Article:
MSI also advertises that this product has 110% sRGB coverage, and 87% for NTSC RGB, resulting in accurate and vibrant colors. At the time of this writing, we have not tested how these claims pan out in practice, so we cannot comment yet on how valid MSI’s claims are regarding color performance. Also, the VA panel promises improvement in the contrast department, since the tech promises an improved contrast ratio when compared to IPS and TN. Viewing angles should also present an advantage over the latter since VA Tech has proven that it does bridge the viewing angle gap between the two other choices. MSI is claiming a 3000:1 ratio, and if this is accurate, then this product will have a significant difference regarding shade transitions and blacks and whites when compared to other gaming monitors. GTG response times are at an adequate 4ms, but MSI clearly states that the typical number is around 8ms. Don’t be alarmed by that seemingly bad result, since most competitor models such as the Acer XG270HU has similar times while still providing excellent gaming experience. For most gaming applications, there would be no apparent differences unless you are on a professional level or if you are extra sensitive to these things.
The MSI Optix G27C has a 144Hz rate, which is typical of other gamer-centric displays. But what’s surprising is the lack of VRR support, namely Freesync for this product. For a gadget tagged with gaming pedigree and features, by today’s standards, at least AMD’s Freesync should be included. However, this monitor is quite easy to max out with a wide selection of graphics cards since 1080P is quite easy to run. For most titles, you won’t need Freesync to stabilize the image during gaming. However, for AAA titles such as Battlefield 1, dips and dives in FPS are almost guaranteed due to the texture-heavy nature of the game. Finally, MSI also advertises that this monitor is flicker-free and has low blue light features, making it safe to game for hours on end on this display. As of the moment, it is unclear as to how MSI implements built-in features such as blue light filters since there is no precise information regarding the OSD and its capabilities. Once we get our hands on a demo model, we will update this preview with particular facts and performance results.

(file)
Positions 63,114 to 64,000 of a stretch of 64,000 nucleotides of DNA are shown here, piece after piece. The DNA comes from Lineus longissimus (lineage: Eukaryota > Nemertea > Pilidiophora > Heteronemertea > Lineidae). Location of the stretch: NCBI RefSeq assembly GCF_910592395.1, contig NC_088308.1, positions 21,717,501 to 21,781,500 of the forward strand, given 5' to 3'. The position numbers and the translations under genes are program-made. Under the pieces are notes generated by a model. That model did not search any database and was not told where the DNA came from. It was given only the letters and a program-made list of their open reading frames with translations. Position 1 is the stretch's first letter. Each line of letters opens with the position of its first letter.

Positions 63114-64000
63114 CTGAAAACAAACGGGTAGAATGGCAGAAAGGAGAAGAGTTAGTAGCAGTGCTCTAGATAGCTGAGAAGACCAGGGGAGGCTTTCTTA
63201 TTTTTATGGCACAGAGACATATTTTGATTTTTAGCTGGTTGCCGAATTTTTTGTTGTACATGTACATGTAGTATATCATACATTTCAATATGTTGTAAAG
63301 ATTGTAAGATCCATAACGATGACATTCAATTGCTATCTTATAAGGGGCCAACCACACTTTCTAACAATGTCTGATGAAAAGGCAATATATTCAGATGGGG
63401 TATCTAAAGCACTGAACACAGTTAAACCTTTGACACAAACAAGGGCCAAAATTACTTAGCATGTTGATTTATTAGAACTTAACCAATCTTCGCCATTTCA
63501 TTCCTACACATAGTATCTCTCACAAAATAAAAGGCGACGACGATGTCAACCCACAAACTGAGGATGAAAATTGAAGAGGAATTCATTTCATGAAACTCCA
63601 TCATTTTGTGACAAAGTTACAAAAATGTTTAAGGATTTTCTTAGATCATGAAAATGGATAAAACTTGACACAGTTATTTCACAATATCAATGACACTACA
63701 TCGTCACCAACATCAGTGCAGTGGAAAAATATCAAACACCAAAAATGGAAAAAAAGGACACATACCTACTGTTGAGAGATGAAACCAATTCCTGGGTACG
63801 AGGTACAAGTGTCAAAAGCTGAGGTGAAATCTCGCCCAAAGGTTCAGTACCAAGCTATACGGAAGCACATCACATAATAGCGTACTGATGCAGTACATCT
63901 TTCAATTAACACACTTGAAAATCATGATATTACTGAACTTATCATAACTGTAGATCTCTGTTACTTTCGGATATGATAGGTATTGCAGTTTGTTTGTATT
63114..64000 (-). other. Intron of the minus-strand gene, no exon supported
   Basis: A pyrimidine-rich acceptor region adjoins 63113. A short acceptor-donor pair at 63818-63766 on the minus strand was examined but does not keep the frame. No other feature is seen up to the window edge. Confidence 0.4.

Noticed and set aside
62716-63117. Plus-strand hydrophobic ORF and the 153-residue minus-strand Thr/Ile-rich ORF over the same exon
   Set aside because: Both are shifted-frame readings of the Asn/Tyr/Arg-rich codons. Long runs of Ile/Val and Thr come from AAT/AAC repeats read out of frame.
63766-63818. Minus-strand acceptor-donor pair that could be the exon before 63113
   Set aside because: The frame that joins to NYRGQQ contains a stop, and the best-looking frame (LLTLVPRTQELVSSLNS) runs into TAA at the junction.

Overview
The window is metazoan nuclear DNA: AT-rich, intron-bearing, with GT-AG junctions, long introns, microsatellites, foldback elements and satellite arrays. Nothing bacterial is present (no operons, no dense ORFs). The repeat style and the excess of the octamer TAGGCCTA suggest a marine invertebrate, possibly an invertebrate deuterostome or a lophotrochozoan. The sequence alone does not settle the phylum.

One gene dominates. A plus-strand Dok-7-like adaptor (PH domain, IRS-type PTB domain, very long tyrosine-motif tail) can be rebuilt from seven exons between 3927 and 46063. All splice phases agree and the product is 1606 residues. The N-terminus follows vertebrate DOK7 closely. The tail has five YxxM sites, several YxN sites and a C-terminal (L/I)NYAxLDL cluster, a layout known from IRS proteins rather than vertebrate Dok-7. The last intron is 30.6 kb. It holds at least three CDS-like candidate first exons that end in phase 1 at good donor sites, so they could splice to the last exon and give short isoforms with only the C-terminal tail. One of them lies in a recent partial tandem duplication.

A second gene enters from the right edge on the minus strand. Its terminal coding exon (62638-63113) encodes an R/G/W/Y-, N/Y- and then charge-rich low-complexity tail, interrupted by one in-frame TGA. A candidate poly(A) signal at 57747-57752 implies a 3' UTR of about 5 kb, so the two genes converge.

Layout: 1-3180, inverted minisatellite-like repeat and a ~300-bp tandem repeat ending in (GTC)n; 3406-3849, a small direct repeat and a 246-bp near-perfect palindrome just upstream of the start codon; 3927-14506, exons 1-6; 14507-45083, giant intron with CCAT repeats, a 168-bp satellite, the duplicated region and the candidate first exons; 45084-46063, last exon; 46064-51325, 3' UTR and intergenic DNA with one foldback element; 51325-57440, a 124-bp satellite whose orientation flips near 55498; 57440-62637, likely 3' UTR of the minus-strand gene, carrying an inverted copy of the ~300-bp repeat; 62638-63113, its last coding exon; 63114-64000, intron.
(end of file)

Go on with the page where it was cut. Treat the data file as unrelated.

There is still a limited amount of info regarding MSI’s first contender for gaming monitors, but judging from the specs we currently know, the MSI Optix G27C is shaping up to be an excellent addition to the already numerous choices we have in the market. Some of the exclusions such as Freesync have a significant impact on how good this product is since there are a lot of other offerings that possesses what this model lacks at a relatively similar price point. MSI dropped the ball in that regard since the gaming niche is a cutthroat competition to gain the attention and consideration of the meticulous enthusiasts scouring for the cream of the crop. We can forgive MSI for these misgivings since this is the first try, but as a highly regarded gaming brand, they could have done better. The dazzling features such as Quantum Dot tech and screen curvature may not suffice against better competitors, so we hope they improve in this regard. But we are glad that MSI is now joining this category to catch up to brands such as Asus and Acer, and we hope that they induce more competition between them and their rivals. Healthy competitiveness in tech products will always benefit the consumers since it largely affects pricing and quality. At this time, the MSI Optix G27C is aiming for a $300 price point, which is quite affordable when compared to the similar, but Freesync enabled Samsung CFG70, which goes for at least a hundred dollars more.